How Millennials could save the profession of nursing
Let me just start this off by saying this blog will be full of generalities. These generalities are based on years of observing nurses and watching a new generation of nurses enter the profession. This is purely my opinion.
Millennials are the generation born between 1980-2000. As a group, they are known as the participation trophy generation. They are the children of baby boomers. Millennials grew up with smart phones, Facebook, and carry with them gobs of selfies and pet pics. They work to live. Millennials have a need to enjoy their lives as they see fit. I could go into a whole diatribe about why this is detrimental, but instead I will focus on why those of us nurses born before 1980 could take some lessons from the Me Me Me generation.
Nurses are bad asses. We are smart, savvy, and hardcore to the bone. We see things that people should not see, and we do it daily. Florence Nightingale taught us to be stern, work our fingers to the bone, and be grateful that we are lucky enough to do it. We work 12 + hour shifts in an environment of sensory overload. We work overtime. We watch people die. We eat terrible food and often barely get a chance to go to the bathroom. If we do get a break, we are worried the entire time that the nurse who is watching our patients is going to mess something up. The incidence of lateral violence in nursing is ridiculously high. When we get home from work we have very little left to give. Lots of us have been divorced at least once.
I love the rich history of nursing. Florence Nightingale is our homey, she paved the way for us, our profession would not be what it is today had she not been a stern disciplinarian who would not take no for an answer.
-BUT- ...and I have to be honest here, I am a little afraid to type this next line.... Florence Nightingale was a bully. There, I said it and now I can't take it back. She had extremely high standards and would settle for nothing less than the absolute best. Florence was not light with her words either. She was tough. She had a reason to be tough. Women were rarely taken seriously during those times. Soldiers were dying like crazy during the Crimean War and it was because nobody washed their freaking hands! I can just hear her now, "Doctor Johnson, WASH YOUR FREAKING HANDS!"
Millennials go through four difficult years of nursing school. Then they hit the nursing units and are all, "What the heck is this mess?". They thought they were going to take care of patients, but they quickly figure out that they are actually sitting in front of the computer charting more than they are in patient rooms. They discover that they leave work feeling like they got run over by a semi. They gain 20 pounds the first year because they don't have time to eat healthy. The seasoned nurses are unkind to them. When they get home, they don't want to be talked to or touched. Millennials are getting burned out and leaving their first job within the first two years, and the number of millennials leaving the nursing profession altogether is rising.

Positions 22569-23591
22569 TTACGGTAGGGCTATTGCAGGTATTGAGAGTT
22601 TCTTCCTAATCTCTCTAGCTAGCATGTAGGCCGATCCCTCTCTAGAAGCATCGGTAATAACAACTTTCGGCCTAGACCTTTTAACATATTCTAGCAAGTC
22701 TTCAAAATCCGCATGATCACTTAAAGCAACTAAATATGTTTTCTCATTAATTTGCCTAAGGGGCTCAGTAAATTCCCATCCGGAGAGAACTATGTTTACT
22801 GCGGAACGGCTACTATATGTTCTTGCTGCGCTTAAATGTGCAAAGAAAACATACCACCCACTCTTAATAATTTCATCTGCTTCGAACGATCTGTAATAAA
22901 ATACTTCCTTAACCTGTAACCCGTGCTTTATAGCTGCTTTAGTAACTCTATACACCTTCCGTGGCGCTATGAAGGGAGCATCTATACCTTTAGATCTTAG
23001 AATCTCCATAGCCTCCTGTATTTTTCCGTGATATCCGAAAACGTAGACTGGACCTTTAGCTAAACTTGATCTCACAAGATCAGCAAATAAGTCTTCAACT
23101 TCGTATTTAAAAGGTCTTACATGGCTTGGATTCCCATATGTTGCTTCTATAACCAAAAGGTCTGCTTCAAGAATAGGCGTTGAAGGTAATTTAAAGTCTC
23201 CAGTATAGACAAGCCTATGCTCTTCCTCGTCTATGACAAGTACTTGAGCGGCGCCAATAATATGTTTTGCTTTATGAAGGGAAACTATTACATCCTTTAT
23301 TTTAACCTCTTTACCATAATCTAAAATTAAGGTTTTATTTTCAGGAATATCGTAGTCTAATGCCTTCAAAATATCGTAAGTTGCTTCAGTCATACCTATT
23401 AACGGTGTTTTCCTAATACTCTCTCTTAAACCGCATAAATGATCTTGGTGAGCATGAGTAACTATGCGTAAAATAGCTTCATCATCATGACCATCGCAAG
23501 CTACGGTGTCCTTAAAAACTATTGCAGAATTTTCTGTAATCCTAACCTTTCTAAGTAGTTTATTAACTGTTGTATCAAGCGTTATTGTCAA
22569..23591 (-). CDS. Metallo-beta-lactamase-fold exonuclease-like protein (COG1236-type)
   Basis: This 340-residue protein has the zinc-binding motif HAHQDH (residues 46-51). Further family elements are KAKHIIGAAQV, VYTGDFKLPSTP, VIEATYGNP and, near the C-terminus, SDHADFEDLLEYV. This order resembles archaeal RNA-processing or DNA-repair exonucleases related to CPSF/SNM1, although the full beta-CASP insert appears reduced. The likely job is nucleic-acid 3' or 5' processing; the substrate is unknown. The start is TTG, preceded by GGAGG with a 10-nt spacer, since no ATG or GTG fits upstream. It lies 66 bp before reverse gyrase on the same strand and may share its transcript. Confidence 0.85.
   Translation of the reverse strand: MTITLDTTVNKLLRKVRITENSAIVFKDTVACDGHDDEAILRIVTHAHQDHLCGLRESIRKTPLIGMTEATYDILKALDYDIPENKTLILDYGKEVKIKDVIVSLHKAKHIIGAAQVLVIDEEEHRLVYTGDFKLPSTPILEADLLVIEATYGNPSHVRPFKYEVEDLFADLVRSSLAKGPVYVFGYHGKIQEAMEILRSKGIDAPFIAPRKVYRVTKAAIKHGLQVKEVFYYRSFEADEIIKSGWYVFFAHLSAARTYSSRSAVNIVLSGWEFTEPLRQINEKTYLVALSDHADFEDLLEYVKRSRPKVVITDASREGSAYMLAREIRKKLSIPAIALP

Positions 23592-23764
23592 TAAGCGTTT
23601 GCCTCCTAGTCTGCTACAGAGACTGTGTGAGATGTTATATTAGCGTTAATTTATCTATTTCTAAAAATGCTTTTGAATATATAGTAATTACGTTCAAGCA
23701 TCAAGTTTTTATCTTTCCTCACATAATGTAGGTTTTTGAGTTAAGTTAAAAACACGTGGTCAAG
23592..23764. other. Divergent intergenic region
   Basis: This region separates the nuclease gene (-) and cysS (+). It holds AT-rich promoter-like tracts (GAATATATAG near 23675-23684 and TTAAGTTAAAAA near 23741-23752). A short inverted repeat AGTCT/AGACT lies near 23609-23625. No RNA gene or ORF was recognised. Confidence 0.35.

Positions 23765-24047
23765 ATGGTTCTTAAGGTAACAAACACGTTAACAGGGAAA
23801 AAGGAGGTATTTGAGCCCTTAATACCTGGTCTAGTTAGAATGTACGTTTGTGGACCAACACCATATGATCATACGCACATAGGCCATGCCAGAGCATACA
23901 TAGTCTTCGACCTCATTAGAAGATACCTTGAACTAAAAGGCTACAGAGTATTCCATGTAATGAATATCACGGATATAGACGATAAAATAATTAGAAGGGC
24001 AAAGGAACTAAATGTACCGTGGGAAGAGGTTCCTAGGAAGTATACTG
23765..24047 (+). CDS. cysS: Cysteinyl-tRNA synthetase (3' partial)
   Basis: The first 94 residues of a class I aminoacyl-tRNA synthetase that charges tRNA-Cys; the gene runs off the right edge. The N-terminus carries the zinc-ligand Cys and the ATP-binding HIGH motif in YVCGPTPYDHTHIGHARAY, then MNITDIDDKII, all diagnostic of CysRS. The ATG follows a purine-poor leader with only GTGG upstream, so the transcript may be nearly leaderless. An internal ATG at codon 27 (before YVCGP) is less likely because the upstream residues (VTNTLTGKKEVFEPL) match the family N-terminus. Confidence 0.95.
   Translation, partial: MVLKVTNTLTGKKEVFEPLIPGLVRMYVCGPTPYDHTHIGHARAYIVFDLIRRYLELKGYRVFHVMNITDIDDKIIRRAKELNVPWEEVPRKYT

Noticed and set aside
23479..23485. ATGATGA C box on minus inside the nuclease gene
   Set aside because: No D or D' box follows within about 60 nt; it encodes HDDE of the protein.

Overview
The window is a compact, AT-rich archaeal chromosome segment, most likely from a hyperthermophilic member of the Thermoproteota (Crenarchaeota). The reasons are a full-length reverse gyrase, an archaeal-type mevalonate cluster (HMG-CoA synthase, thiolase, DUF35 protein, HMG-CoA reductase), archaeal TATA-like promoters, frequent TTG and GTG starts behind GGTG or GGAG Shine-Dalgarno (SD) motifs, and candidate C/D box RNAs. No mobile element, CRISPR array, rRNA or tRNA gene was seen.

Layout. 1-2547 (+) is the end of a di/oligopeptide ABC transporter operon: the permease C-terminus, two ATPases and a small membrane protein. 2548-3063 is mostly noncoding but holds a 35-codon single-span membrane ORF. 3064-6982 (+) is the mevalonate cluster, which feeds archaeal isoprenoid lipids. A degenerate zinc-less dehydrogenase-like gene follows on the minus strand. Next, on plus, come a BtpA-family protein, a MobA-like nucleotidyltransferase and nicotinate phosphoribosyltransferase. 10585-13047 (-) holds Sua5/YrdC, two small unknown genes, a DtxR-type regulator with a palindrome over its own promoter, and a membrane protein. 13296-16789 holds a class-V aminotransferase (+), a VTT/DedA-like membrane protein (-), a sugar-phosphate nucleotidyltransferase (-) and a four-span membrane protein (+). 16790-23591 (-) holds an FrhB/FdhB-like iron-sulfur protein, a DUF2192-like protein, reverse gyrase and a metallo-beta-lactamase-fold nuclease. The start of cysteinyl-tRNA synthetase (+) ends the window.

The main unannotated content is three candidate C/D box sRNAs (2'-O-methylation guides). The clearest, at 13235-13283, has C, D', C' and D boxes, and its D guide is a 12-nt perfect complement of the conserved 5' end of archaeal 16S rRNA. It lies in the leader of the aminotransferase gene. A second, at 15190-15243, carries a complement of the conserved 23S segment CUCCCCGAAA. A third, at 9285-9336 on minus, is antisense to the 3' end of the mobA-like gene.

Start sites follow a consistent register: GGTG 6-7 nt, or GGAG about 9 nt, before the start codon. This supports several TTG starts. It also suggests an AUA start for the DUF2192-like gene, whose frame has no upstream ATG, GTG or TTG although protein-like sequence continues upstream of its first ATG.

Millennials are on to something here. They don't like something, they quit, even if they are making good money. Millennials are redefining the workplace and our profession is not keeping up. Millennials want to travel, they don't want to feel beat up at the end of the day, they want to enjoy their lives. New and innovative ways of approaching work is what they are after. But the nursing profession is doing the same old same old.
It would be interesting to see what would happen if a hospital went from 12 hour shifts to 8 hour shifts, increased vacation days, staffed the unit based on patient needs as opposed to a staffing grid (this would require trust in our nursing judgment, a novel idea!), over hired nurses to cover call ins and vacations, and found a creative and innovative way to assist with charting (how about voice to text or transcription services!), all while paying the nurses a wage that is fair. I would be willing to bet that hospital would find itself in a position of having to turn away nursing applicants.
So you see, millennials are not lazy. There is nothing wrong with wanting to take care of yourself and enjoying your life. Work life balance is a novel idea to those of us born before 1980. Now, don't get me wrong, I will always treasure my times at the bedside feeling like Sarah Conner from The Terminator. I'm just saying that we should probably take some of the millennial demands seriously and start taking care of ourselves. I know Florence would approve.
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